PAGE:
Strong classroom management is one of the critical components to making your life as a teacher more smooth and enjoyable. No matter where you fall on the classroom management spectrum – from “My classroom is a zen, well-oiled machine” to, “I never feel my classroom is in control…maybe I’m not cut out for this teaching thing”, it is possible for you to transform your classroom into a space where respect is the core focus, and students are more intrinsically motivated.
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Over the past ten years in the classroom, my classroom management has evolved, and will continue to do so. I have had the opportunity to learn from many students who require very heavy behavior supports, and from those who easily adapt in any learning environment.
What I can say with confidence now is that I am in love with the classroom management approach I use, and know it can meet the unique needs of the wide spectrum of learners I teach year after year. Teaching does not feel like an exhausting battle. I do not spend my days putting out behavior fires. My students are respected by me. I am respected by my students. Best of of all…I know all my students are learning critical life skills for developing authentic long-term success. Here’s a peek at my classroom management journey…so far. I hope sharing this helps inspire you as you travel your own path toward finding a classroom management approach that feels just right for you and your students.
Table Points and Rewards
In my early years as a teacher, I used to rely heavily on awarding table points as my go-to classroom management approach. If you walked into my classroom back then, it appeared to be a well-managed environment where students were learning each day. Despite this surface-level look and feel of a controlled, productive learning space, I knew deep down the main reason my students were “well-behaved” was because I always had a carrot dangled in front of them.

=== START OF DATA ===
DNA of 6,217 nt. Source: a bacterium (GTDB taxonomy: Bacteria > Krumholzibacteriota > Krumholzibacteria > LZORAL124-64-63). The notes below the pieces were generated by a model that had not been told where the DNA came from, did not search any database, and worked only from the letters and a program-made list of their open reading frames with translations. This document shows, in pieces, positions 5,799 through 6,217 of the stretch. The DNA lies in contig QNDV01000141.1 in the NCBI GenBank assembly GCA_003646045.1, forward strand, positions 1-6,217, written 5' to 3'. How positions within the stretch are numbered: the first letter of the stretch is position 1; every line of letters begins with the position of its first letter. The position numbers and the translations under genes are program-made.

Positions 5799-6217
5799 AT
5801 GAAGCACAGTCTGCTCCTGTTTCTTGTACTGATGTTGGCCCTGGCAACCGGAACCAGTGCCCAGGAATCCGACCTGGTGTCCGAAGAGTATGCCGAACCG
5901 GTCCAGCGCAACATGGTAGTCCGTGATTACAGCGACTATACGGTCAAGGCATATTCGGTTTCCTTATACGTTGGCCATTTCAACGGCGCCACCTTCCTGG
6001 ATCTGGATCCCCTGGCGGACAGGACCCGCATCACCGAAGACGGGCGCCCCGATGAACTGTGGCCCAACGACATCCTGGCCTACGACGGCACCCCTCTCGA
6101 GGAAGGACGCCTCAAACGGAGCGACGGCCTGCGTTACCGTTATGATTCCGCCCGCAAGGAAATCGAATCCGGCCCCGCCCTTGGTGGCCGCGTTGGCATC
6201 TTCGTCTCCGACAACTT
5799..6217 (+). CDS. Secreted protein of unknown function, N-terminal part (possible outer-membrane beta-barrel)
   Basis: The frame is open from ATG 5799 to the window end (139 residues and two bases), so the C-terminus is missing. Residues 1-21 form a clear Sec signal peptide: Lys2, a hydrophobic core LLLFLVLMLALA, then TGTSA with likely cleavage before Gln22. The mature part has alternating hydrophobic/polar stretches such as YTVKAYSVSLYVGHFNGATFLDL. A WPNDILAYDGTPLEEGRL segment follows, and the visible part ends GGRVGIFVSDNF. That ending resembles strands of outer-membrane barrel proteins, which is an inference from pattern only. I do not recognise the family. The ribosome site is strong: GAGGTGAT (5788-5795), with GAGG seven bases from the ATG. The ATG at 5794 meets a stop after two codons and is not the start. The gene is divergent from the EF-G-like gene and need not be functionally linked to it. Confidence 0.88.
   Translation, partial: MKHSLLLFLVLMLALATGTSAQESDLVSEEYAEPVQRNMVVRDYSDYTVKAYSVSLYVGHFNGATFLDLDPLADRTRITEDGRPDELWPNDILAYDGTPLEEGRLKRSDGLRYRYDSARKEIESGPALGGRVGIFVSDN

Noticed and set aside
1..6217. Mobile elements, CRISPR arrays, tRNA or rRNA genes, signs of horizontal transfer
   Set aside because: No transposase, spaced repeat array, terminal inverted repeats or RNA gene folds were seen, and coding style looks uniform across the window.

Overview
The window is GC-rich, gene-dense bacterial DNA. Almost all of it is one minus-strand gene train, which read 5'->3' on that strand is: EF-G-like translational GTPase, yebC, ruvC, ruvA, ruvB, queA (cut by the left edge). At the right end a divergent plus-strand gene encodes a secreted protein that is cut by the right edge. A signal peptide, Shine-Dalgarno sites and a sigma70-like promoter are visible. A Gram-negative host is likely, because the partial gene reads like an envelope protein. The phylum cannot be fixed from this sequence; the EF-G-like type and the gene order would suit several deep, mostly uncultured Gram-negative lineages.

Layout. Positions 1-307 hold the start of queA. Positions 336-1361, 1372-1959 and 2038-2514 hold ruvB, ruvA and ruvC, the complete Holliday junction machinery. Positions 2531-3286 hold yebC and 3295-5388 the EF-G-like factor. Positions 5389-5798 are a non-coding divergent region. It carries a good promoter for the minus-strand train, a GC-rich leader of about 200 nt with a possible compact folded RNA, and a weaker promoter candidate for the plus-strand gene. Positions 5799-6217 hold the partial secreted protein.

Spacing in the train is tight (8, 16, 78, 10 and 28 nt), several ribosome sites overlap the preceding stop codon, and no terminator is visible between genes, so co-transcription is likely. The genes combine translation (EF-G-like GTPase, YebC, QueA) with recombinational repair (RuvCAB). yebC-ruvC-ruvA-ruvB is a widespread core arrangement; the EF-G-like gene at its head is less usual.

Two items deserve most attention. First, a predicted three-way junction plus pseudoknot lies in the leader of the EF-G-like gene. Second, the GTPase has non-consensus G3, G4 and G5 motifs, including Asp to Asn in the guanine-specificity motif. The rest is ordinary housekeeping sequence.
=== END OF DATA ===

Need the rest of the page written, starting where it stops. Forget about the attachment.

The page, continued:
During every transition, and throughout each block of work time, you could hear me saying things like, “Table one is looking very focused,” or “Let’s see which group can get ready the quickest,” or “I’m looking for students who have all their supplies ready for this activity.” As these words rolled off my tongue, I would walk to the front of the room and award table points to reinforce that the statement I had just made was true, or worth something.
Some students would get giddy over the idea of getting a point, while others could care less. Unfortunately, all of them were learning that extrinsic motivation was more valued over intrinsic motivation in their learning space.
When we use classroom management gimmicks like table points, marble jars, and other reward systems, we are robbing our students of their opportunity to develop one of the most important life skills….intrinsic motivation. We are also (likely inadvertently) communicating to them we do not trust or respect them enough to make wise behavior choices… that the only way they could possibly make that decision is if they’re rewarded for it.
I learned this truth early on in my career, but I really struggled to break the habit of awarding those table points. It felt like not doing so would be so much harder that just continuing even though I knew it wasn’t what was best for my students. Have you ever felt this way?
Wanting More From Respect